Possibility No. 1: His followers stole the body and concocted a story about his resurrection.

Problem: Of the remaining eleven of the original twelve closest followers (Judas having killed himself for betraying Jesus), ten of them died a martyr's death because of their belief that he was the Son of God who died and rose again. Could they have lived such lives for a lie? Most, most unlikely!

Possibility No.2:
The authorities stole the body to counter any possibility of a resurrection fraud.

Problem: When large numbers of Jews were becoming believers and discarding Judaism, why didn’t they produce the body to show he was dead and that his claims had been false?

Possibility No.3:
His followers completely believed but were totally deluded.

Problem: How could such a fraud be perpetrated? They had lived with Jesus for three years, they knew him intimately. They saw him die. This was no clever illusion, this was down to earth capital punishment by the harshest regime on earth! Hallucinations? Can't be! Too many people saw him in different locations and at different times. It was all very down to earth and factual.

So perhaps the records are incorrect?

We are really scraping the bottom of the barrel now! There are four different Gospel accounts but with large areas of overlap. They were clearly put together by four different people.

The number of manuscript remains that we have existing today far, far outweigh the volume of any other ancient historical records.

No, these men wrote what they were convinced happened.
(For more on this go to the Resource Pages, "Can I Believe the Bible?")



The Order of Events leading up to Easter Sunday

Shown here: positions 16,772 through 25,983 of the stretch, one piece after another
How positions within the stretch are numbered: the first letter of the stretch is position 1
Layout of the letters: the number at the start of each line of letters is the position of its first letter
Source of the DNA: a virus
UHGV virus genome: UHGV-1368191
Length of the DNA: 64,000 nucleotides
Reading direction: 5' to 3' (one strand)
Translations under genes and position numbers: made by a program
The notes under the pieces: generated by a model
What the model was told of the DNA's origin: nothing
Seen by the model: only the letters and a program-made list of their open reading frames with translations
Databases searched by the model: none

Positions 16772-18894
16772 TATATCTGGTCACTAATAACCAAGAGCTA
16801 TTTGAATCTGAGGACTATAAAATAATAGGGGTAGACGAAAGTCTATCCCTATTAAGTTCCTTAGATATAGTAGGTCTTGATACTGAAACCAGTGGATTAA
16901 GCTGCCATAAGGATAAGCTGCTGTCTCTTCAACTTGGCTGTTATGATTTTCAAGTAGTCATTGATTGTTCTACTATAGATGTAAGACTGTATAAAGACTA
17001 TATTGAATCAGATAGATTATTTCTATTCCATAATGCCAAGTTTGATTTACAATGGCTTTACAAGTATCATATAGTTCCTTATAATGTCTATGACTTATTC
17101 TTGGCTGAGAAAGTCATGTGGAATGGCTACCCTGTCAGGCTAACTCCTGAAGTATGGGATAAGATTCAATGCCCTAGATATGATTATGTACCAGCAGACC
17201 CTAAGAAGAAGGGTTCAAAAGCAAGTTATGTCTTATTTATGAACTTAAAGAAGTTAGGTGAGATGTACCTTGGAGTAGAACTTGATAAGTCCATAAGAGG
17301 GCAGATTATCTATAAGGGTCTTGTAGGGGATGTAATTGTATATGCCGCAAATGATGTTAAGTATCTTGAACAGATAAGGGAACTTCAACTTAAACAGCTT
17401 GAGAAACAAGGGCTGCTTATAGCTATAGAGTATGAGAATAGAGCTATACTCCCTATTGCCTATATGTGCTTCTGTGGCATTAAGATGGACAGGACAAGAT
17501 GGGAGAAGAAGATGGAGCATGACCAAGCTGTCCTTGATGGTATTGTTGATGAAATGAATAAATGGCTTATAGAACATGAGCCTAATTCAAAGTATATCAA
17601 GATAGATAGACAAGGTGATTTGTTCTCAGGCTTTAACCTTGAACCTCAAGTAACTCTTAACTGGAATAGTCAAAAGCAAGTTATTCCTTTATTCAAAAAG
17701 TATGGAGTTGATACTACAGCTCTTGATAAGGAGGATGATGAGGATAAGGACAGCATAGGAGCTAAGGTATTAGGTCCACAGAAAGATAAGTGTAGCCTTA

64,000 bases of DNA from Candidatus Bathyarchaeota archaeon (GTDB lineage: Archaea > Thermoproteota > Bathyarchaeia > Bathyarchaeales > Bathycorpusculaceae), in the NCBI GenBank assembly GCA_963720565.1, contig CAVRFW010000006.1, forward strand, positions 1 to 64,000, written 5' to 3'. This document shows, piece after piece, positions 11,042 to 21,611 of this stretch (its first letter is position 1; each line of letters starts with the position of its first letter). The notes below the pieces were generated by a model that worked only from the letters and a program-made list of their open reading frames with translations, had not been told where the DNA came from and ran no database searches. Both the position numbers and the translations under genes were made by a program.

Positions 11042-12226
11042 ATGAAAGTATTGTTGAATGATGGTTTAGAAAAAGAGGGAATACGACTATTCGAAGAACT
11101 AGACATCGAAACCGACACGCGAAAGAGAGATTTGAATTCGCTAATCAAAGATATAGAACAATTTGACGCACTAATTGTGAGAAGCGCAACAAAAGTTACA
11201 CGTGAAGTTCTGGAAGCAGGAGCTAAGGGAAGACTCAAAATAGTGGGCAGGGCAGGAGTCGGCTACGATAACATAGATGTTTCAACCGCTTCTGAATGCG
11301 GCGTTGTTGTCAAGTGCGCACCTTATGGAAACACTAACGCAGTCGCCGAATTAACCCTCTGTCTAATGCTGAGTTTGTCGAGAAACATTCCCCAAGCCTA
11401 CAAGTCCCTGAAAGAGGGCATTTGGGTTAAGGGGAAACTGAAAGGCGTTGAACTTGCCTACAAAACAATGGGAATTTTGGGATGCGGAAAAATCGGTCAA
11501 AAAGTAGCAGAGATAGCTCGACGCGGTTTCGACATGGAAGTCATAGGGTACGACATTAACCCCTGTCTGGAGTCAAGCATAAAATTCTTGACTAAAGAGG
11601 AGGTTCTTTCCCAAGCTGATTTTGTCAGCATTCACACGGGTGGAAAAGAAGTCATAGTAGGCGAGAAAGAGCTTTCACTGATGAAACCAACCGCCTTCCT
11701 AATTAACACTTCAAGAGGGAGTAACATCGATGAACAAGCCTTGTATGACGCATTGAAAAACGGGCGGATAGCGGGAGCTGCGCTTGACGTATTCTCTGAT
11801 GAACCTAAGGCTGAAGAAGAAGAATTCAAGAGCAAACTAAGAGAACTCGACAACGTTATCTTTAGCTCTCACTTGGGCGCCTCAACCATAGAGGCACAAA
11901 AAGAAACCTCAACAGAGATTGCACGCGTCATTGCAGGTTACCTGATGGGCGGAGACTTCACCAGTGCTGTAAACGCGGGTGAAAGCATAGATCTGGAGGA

The following is the probable order of the happenings that led up to Easter Sunday:

Previously Lazarus had been raised at Bethany. Many Jews followed Jesus. Leaders plot to kill Jesus

Jesus arrives in Bethany to stay with Lazarus and family. Dinner held at which Jesus is anointed. Many Jews flock to Jesus.

Sabbath – probably rest.

(PALM SUNDAY) Jesus enters Jerusalem on a donkey, receives rapturous welcome, goes to the temple and throws out the money changers. Heals the sick. Returns to Bethany to stay overnight.

Returns to Jerusalem – curses the fig tree. Teaches in temple precincts. Conflict with religious leaders.

Teaches in temple precincts. Conflict with religious leaders. Leaders plot to kill Jesus.

Teaches in temple precincts. Conflict with religious leaders.

(MAUNDY THURSDAY) 1st Day of Feast of Unleavened Bread. Passover Supper, Gethsemane, Arrest, Trial.

(GOOD FRIDAY) Trial, Crucifixion, death & burial (day 1)

Sabbath - silence (day 2)

(EASTER SUNDAY) Resurrection (“third day”)

If you read the Gospel accounts carefully, you cannot but be struck by just how much Jesus "stage managed" the whole affair!

Oh yes, Jesus knew that his total goodness, and his popularity with the crowds would provoke the religious leaders to rise against him and bring about his death.

The Provoking Events

Why did Jesus die? Let's note the things that the Gospel accounts tell us:

a) Prior to Easter Week

For most of his three years of ministry he worked in Galilee in the far north of the country. In this way he avoided the religious leaders who were based in Jerusalem.

He purposefully starts for the south and for Jerusalem to attend the Passover, teaching his followers that he is going to his death in Jerusalem, but that on the third day he will be raised from the dead!